[0097] As shown in FIG. 4, an objective section assembly 70 is secured to the front of a receiver assembly 80 using two setscrews, one threaded through the left side and one threaded through the right side. A rear riflescope section assembly 100 is secured to the rear of the receiver assembly using two setscrews, one threaded through the left side and one threaded through the right side. An automatic elevation reticle adjustment assembly 90 is slide over and positioned onto the rear scope section assembly then secured using two setscrews, one threaded through the left side and one threaded through the right side. A main printed circuit board assembly 120 is fastened to the top of the objective section assembly and the receiver assembly using four pan-head machine screws.

[0098] As shown in FIG. 5, a bottom protective housing 52 is constructed of injection-molded plastic providing a shell that is rigid and can absorb impact and repel abrasion. An activation button keypad 54 consisting of molded silicone rubber is attached to the internal surface of the bottom protective housing using an adhesive forming a weather tight seal.

[0099] As shown in FIG. 6, a display housing 62 is constructed of injection-molded plastic providing a shell that that is rigid and can absorb impact and repel abrasion. A display 64 is positioned into a cavity of the display housing. A display bezel 66 constructed of injection-molded plastic is snapped into the display housing. This locates and secures the display by sandwiching it between the display housing and display bezel.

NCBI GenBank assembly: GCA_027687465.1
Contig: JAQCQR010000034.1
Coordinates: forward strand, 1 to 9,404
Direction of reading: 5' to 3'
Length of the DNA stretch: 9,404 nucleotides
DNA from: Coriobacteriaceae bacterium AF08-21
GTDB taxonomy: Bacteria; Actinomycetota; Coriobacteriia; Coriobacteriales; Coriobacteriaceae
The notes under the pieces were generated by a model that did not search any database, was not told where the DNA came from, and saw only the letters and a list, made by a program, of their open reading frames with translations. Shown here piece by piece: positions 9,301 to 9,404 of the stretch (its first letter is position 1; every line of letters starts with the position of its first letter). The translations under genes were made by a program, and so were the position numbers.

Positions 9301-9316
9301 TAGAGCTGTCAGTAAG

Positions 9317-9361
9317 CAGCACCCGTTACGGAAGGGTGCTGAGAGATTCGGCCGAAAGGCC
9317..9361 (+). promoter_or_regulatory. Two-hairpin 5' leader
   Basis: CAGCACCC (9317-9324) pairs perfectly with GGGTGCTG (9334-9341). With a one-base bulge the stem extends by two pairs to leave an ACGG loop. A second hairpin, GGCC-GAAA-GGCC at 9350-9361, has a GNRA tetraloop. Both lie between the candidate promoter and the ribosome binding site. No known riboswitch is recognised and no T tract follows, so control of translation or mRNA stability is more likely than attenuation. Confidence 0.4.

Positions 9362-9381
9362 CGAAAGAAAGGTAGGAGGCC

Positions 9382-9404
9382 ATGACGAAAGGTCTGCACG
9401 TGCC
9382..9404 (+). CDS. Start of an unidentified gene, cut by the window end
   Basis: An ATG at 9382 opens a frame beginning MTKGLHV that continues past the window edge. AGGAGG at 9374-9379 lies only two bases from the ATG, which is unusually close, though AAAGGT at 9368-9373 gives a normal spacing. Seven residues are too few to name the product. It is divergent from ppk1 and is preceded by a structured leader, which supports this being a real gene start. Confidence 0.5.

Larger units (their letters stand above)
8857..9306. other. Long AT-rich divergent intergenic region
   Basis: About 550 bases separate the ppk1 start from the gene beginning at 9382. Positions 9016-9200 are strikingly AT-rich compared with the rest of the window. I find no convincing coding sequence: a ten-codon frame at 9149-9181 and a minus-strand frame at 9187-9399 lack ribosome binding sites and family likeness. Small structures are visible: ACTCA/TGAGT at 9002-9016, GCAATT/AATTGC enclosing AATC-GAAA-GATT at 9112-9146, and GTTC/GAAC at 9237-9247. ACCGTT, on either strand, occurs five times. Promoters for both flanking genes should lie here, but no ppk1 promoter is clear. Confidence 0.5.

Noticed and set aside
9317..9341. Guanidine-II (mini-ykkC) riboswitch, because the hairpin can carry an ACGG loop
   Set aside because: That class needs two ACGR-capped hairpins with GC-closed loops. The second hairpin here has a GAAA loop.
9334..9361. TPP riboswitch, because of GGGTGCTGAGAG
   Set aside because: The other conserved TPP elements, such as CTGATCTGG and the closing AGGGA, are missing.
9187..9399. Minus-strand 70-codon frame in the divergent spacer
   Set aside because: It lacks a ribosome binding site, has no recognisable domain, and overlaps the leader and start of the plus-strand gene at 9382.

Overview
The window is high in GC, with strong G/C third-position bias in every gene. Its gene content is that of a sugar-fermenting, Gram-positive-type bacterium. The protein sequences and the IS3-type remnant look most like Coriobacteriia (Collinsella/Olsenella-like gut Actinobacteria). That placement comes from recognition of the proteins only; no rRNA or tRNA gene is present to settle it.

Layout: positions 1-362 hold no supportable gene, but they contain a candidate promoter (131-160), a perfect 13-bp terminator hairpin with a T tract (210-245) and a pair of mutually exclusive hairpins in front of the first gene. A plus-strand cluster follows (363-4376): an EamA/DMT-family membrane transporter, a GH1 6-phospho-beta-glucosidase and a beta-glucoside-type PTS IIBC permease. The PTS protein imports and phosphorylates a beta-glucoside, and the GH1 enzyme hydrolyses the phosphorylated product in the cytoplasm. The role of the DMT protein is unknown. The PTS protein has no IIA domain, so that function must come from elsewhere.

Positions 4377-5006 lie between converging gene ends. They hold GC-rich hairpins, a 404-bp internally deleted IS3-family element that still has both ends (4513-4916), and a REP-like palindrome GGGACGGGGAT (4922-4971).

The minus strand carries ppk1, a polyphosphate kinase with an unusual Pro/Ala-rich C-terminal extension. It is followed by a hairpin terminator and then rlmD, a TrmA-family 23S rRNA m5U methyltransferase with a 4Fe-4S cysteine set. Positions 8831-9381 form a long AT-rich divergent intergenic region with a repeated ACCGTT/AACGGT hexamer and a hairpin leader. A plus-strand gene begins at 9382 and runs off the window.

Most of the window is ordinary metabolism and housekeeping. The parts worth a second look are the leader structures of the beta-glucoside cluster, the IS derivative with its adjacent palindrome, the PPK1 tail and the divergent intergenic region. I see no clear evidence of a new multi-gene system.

[0100] As shown in FIG. 7, a conventional riflescope objective tube assembly 72 is constructed of thin wall aluminum tubing. A battery compartment bracket or mount 74 consisting of machined aluminum is fastened to the objective tube using two setscrews, one threaded through the left side and one threaded through the right side. A 9-Volt battery compartment or holder 75 consisting of injection molded plastic and metal terminal contacts is fastened to the battery compartment bracket using two flathead machine screws, one located on a bottom tab and one located on a rear tab. A front bracket 76 consisting of machined aluminum is fastened to the objective tube using two setscrews, one threaded through the left side and one threaded through the right side. A button printed circuit board 77 is attached to the front bracket using tow pan-head machine screws and the battery compartment bracket using two pan-head machine screws. A conventional riflescope objective lens assembly 78 consisting of a plano-convex shaped glass lens held in a threaded metallic ring is positioned using internal threads contained in the front of the objective tube. A transmitter protective lens 79 consisting of glass is attached to the face of the front bracket with adhesive creating a weather tight seal. A laser transmitter assembly 110 is threaded into the rear of the front bracket.